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Party leaders participate in BBC Question Time Leaders Special ahead of election

Party leaders participate in BBC Question Time Leaders Special ahead of election

Jeremy Corbyn, Nicola Sturgeon, Jo Swinson and Boris Johnson have taken questions during a BBC Question Time Leaders Special on Friday evening.

The Labour leader Jeremy Corbyn was up first on the special programme and made the news as he gave the first explicit answer on what his stance would be in a second Brexit referendum. Mr Corbyn said, "I will adopt, if I am Prime Minister at the time, a neutral stance so I can credibly carry out the result of that to bring our communities and country together rather continuing endless debate about the EU and Brexit."

Away from Brexit, Mr Corbyn also faced questions over whether businesses should be frightened about an incoming Labour government. Multiple questions were also asked over whether Labour would allow a second referendum over the issue of Scottish Independence, to which Mr Corbyn said he would not allow in 'the early years' of a Labour government.

Next up was Nicola Sturgeon, leader of the Scottish National Party (SNP). She claimed that Jeremy Corbyn may have a different view on allowing a Scottish independence referendum following the election, and said that he should respect 'Scotland's right' to choose whether to hold one. The SNP leader said she would not help put the Conservatives into government, and implied that she would be open to a loose partnership in allowing Labour to form a government if they were the largest party.

Ms Sturgeon declined to respond to a question about what she would do if the party elected into government denied Scotland the chance of holding another Brexit referendum. Questions were also asked over whether Scotland could remain part of the EU if it became an independent nation, given its current deficit levels.

Leader of the Liberal Democrats Jo Swinson was asked whether she regretted describing herself as a candidate for Prime Minister. She said that she recognised that the task of forming a majority government was more difficult since the Brexit Party stood down seats in current Conservative areas, however, she did not clearly say whether she still thought of herself as a candidate for Prime Minister.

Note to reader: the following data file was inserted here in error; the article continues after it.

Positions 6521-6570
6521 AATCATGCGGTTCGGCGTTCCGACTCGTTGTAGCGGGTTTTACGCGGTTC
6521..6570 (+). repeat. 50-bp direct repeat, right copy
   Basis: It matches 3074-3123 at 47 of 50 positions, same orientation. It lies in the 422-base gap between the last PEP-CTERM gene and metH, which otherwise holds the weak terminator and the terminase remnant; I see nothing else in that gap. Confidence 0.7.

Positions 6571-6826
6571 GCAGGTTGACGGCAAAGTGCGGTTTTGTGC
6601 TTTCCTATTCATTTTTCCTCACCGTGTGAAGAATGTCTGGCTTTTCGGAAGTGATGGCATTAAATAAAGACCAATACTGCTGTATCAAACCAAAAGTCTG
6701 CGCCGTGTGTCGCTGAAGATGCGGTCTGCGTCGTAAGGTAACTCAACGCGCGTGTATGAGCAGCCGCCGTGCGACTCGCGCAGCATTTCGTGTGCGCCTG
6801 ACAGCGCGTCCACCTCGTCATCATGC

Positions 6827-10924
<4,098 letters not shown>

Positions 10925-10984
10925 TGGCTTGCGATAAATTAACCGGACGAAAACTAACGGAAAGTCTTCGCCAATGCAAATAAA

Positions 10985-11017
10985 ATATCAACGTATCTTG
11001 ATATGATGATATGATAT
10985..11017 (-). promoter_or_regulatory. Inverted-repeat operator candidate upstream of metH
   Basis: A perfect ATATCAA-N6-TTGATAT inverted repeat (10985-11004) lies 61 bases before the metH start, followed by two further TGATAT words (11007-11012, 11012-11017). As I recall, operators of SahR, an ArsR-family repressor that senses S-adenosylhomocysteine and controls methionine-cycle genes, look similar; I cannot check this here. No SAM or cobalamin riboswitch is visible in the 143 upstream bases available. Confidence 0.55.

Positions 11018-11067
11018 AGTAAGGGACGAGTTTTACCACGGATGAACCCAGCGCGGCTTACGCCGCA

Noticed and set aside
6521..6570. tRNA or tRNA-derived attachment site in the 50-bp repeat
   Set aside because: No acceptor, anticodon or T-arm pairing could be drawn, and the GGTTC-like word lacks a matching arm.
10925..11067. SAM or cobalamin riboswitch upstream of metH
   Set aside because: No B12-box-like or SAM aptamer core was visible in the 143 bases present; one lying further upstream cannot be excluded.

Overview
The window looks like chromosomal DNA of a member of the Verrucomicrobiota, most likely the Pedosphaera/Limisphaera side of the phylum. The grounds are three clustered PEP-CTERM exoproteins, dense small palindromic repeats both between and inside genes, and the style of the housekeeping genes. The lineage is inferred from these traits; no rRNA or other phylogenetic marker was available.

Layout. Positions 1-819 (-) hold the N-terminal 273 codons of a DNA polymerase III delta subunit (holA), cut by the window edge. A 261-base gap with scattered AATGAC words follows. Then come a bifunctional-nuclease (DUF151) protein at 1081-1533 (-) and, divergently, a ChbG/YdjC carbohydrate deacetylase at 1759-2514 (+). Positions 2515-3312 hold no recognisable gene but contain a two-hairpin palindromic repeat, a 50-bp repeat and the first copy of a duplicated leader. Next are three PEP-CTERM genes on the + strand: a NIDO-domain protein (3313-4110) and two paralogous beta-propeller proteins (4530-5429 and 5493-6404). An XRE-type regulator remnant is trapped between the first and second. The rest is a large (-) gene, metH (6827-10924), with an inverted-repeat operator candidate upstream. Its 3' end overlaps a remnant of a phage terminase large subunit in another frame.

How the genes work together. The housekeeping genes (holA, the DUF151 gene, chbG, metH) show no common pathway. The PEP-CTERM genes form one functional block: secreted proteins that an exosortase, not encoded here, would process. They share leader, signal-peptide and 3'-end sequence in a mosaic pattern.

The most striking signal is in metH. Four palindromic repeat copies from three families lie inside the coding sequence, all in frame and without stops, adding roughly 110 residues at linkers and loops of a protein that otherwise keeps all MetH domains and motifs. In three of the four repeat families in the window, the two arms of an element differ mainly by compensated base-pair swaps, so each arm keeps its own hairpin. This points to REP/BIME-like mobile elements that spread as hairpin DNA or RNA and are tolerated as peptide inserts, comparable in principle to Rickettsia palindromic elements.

Jo Swinson claimed that remaining in the EU would give the UK more money to help benefit communities, whereas leaving the EU would 'unleash' austerity. Furthermore, she faced questions about whether she could be trusted not to repeat austerity given her previous voting records. Asked about improving student tuition fees, Jo Swinson said that she would not promise an end to tuition fees and her party's priorities would be funding education earlier in the school and education system. 

There were large groans from the audience as Boris Johnson mentioned Brexit within 90 seconds of his part of the programme after he was asked about the importance of trust in politicians. Further questions over trust issues and avoiding scrutiny followed, but for much of the first five minutes, Mr Johnson avoided questions in order to talk about Labour's position on Brexit. A question was also avoided on why the government had not published the report regarding Russian involvement in UK politics, however, the question was brought up again later in the programme.

Mr Johnson was asked by a student why any young person between the age of 18 & 24 should vote for the Conservatives. The Conservative leader claimed that his party would build new homes for young people. Mr Johnson was also asked about the use of racist rhetoric in the UK, and in particular comments, he has made in the past. He refused to say 'sorry' for these comments when asked to do so. Questions were asked about commitments to the NHS - Mr Johnson explained his party's policy to build six new hospitals 'straight away' and upgrade more.

 

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